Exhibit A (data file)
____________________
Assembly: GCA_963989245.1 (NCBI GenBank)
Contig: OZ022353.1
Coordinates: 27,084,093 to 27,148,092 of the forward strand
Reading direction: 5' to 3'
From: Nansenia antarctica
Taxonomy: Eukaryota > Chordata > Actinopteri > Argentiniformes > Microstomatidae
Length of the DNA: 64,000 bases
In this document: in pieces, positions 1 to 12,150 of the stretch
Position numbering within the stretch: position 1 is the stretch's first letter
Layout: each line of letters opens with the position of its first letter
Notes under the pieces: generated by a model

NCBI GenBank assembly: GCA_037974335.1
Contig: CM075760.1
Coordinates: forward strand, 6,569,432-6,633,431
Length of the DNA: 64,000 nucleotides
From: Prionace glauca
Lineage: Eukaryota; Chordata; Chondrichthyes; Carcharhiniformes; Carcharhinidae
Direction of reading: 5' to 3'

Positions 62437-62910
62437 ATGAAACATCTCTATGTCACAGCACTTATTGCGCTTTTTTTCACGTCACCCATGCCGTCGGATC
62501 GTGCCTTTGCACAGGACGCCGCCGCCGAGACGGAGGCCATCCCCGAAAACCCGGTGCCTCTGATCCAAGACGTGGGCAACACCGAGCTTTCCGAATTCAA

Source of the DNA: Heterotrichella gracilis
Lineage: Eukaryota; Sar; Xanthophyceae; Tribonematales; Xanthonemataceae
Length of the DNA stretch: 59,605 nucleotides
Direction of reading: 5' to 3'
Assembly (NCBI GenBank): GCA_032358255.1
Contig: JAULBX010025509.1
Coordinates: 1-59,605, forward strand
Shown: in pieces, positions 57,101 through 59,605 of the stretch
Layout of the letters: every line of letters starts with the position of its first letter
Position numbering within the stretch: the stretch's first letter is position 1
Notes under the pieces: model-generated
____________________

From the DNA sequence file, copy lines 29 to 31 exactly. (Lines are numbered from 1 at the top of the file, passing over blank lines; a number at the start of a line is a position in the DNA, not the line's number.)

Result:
Shown: in pieces, positions 57,101 through 59,605 of the stretch
Layout of the letters: every line of letters starts with the position of its first letter
Position numbering within the stretch: the stretch's first letter is position 1